Earlier this week, I explained how I met editor Chris Roerden, and how I felt when she told me what was wrong with my mystery manuscript (see Why I Hired an Editor–Part 1).
Fast forward to years passing (imagine the calendar pages flying on the wind ala a 1940’s film), editor Chris Roerden writes a book about the kinds of errors she spots in her work. The book is called, Don’t Murder Your Mystery. I meet Chris in person at Bouchercon in Madison, WI and buy her book.
I read Chris’ book, use it to make my second novel stronger, and finally summon up the courage to admit that I, with a BA and MA in English, need an editor. Of course, you know which editor I chose.
So Chris agrees to take on my MS. I make a final set of edits and send her the complete book—all 400-something pages. I wait. The waiting is good because I am afraid of what Chris will say. If Chris tells me that I don’t have “it,” whatever that elusive quality is that good fiction writers have, I am inclined to believe her. And my whole persona, not to mention my life, is based on the assumption that I am a writer. I have freelanced for a decade. Before that, I wrote for a college, a law firm, and a software company. Now I write for a large technology firm.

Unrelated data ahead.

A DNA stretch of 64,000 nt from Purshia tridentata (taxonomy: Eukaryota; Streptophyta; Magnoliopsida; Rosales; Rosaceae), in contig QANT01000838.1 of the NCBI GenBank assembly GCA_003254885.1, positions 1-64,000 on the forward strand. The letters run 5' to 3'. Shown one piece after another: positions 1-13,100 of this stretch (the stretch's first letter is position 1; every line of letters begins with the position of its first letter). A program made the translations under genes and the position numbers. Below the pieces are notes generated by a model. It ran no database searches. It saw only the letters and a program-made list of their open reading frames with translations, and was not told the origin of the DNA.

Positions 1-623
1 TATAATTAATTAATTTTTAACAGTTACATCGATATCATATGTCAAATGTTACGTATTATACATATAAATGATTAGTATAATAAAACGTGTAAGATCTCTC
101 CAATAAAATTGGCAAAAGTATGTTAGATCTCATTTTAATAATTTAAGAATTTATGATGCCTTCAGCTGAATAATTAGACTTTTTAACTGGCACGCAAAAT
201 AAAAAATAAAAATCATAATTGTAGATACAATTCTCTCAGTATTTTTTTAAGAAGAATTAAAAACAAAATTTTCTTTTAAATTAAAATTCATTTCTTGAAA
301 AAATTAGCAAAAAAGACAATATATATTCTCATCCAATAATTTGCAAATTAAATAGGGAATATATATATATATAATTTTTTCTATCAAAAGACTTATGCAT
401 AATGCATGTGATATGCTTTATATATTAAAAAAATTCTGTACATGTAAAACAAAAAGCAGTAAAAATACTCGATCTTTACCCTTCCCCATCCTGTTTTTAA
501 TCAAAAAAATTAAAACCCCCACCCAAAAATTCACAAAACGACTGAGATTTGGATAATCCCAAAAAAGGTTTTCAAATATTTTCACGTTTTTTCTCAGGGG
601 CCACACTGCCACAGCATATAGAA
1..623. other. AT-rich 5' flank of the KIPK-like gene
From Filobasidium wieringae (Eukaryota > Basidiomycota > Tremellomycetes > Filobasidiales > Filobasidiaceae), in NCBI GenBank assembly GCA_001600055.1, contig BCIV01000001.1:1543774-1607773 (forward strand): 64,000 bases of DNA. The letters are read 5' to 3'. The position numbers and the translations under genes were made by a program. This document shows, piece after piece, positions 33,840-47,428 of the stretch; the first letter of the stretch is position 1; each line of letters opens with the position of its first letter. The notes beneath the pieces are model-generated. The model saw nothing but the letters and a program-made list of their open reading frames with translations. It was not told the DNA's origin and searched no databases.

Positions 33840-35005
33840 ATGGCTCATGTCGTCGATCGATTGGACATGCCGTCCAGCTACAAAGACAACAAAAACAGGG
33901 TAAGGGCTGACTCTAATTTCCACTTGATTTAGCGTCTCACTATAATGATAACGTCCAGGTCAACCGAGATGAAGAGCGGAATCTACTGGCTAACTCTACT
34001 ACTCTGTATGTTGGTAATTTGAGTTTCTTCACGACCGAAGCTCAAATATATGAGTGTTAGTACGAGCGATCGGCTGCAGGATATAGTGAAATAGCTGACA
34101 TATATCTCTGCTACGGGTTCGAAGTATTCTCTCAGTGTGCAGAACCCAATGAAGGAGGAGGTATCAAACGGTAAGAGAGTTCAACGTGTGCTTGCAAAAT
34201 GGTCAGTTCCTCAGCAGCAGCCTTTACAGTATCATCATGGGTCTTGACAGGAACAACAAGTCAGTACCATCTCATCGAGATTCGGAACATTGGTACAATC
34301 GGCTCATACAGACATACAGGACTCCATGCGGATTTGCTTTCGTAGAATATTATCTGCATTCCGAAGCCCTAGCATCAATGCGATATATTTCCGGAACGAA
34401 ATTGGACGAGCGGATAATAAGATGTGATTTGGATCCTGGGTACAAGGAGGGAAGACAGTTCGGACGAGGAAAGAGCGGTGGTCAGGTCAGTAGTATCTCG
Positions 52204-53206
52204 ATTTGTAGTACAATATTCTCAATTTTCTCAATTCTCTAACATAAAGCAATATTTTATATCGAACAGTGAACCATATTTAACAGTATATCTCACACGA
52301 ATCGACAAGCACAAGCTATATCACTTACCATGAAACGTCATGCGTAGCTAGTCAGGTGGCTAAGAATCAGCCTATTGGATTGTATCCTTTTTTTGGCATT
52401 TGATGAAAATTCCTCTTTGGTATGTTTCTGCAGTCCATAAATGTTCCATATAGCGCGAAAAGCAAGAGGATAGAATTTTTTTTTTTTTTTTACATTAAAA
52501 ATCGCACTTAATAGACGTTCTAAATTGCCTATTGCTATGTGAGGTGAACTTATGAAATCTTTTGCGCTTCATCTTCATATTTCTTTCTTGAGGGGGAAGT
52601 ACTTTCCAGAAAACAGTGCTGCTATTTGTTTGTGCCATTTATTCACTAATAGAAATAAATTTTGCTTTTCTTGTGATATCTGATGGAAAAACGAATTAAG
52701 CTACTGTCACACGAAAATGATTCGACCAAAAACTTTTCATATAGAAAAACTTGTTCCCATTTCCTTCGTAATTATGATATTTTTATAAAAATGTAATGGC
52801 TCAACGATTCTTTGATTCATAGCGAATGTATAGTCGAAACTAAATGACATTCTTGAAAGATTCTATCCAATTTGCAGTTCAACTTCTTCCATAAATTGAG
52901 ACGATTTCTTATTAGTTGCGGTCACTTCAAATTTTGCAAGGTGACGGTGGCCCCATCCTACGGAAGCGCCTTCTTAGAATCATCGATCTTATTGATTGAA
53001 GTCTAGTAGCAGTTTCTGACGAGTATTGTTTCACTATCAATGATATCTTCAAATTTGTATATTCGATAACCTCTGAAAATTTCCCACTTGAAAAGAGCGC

But my dream has always been to be a fiction writer—a mystery writer. I’ve worked toward that dream, in fits and starts, for most of my 53 years of life. If I cannot be a mystery writer, if I’m no good at it, I don’t have any spare dreams to realize.
I’ve spent my life believing that I wasn’t an “I wish I’d” kind of person. I have jumped into everything that interested me…with both feet. This attitude has often caused me to be poor and heart-broken, but I have few regrets. Except maybe that I should have gotten over myself sooner and hired Chris to look at my second novel. I wish I hadn’t taken so long to stop being a baby.
So, Chris emails that she has broken her hand and cannot even cut up her Thanksgiving turkey by herself. My manuscript will take longer to review. I am sympathetic and tell Chris to take her time. I can wait to hear if I’m any good at writing fiction.
Heck, I think maybe I can wait the rest of my life.
Tune in later this week to see what editor Chris Roerden tells me about my mystery manuscript, Death and the Motherlode.